What’s interesting about Kno’s new analytic tools is that the company claims it will be leaving teachers and professors out of the loop. The student’s metrics and their dashboard information will be private unless they want to share information with friends.After the bombing Al-Mutanabbi Street in Baghdad is still a long way from where it was. (Economist)
“It’s a personal study dashboard,” Osman Rashid, CEO of Kno, told me. “It helps students measure their engagement with each Kno textbook that they use. So, students can check in to see their stats for time spent reading, notes added, flashcards mastered. This helps them monitor their progress and give them insight into how well they are studying…The more we can help students understand their own study behavior, the more they will be engaged, and the better the outcomes will be. This has everything to do with the student improving themselves, versus being a surveillance platform for everyone else to see what the student is doing.”
If a student is struggling in a particular class, he or she can use the Kno Me dashboard and request to “follow” a peer who is performing well, making an effort to mimic his or her studying habits for that class.
“There’s a social element to it,” Rashid said. “You can begin to see how other people in the class are studying for the final exam, or what else is going on. It gives them a ‘learning GPS’ for how they can better study themselves. The only time information is shared is if a student gives permission. It doesn’t automatically start sharing just because someone requested it.”
A world away, a San Francisco bookseller read about the attack in his morning paper. Beau Beausoleil, a poet and proprietor of the Great Overland Book Company, a second-hand book store, waited for the outpouring of support and outrage that would surely follow. Nothing happened. Mr Beausoleil felt compelled to act. An attack on writers and booksellers anywhere in the world was an attack on them all.Eric Shuman, the CFO of Houghton Mifflin Harcourt talks to CFO magazine about their restructing (CFO):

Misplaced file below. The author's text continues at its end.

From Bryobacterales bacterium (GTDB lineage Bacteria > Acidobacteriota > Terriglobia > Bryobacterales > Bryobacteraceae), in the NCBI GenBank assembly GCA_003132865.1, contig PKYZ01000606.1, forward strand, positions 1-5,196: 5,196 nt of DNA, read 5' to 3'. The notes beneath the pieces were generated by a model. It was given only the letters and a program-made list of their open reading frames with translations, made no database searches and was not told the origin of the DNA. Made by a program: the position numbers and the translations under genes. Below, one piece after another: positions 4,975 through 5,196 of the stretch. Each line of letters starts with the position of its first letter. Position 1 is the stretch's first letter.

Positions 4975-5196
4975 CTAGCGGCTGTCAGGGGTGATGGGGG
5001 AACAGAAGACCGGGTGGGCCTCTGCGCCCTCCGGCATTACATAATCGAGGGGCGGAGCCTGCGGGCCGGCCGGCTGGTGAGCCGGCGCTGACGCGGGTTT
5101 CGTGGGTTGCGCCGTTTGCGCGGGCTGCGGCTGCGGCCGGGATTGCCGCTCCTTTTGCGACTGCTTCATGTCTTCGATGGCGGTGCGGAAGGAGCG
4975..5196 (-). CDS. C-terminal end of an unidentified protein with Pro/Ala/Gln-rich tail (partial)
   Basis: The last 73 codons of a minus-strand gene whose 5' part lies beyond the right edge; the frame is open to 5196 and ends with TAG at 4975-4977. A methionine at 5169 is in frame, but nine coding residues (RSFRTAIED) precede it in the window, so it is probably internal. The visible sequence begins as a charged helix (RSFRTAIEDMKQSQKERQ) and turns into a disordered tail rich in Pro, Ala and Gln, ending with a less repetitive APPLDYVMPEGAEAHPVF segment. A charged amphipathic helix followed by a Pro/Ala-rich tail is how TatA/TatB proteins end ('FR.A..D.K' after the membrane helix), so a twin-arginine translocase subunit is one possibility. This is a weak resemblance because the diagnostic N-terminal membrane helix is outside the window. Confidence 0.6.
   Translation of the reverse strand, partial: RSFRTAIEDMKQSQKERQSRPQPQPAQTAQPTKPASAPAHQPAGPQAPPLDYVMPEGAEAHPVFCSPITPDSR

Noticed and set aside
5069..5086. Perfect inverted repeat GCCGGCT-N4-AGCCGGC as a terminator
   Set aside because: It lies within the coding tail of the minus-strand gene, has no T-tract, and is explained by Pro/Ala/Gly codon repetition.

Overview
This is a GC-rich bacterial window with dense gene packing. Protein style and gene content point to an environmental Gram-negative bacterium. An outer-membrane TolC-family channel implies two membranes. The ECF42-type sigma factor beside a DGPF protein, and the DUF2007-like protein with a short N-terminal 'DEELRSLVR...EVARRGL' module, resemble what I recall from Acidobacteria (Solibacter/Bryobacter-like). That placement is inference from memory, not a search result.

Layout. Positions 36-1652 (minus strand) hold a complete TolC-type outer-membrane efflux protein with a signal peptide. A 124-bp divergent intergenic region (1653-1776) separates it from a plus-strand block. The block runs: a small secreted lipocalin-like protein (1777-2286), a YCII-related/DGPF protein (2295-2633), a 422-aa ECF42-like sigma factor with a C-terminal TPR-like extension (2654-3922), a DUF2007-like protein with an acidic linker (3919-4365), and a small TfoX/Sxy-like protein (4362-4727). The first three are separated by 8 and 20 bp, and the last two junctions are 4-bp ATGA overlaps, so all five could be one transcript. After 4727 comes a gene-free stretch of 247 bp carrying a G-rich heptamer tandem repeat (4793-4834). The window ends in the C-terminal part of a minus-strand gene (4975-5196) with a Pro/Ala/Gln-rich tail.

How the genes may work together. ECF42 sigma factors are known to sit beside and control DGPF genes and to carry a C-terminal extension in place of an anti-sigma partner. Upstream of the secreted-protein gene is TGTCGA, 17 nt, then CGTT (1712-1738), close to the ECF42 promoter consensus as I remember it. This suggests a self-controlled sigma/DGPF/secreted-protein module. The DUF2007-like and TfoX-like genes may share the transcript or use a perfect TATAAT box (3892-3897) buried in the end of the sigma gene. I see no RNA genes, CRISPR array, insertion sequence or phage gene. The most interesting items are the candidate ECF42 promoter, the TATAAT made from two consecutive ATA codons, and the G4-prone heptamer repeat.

So he began an art and writing project called “Al-Mutanabbi Street Starts Here”, to express solidarity with Iraqi booksellers, writers and readers. The project started with a first wave of letterpress-printed broadsides responding to the attack and has evolved over five years to include an anthology of writing, published in August, and 260 artists’ books—unique works of art in book form—from contributors all over the world.
No one has been more amazed at this outpouring than Mr Beausoleil. The initial call for broadsides rapidly exceeded expectations; in all, 130 were printed, one for each person killed or injured. When he asked for artists’ books to commemorate those lost on al-Mutanabbi Street, double that number arrived, in various shapes and media. Some are poems, some innovative book structures; others offer visual images of Baghdad’s “Street of the Booksellers” or meditations on the value of books, using microfilm or Plexiglass or e-ink. All respond in some way to Mr Beausoleil’s request that they reflect both the attack and the “ultimate futility of those who try to erase thought.”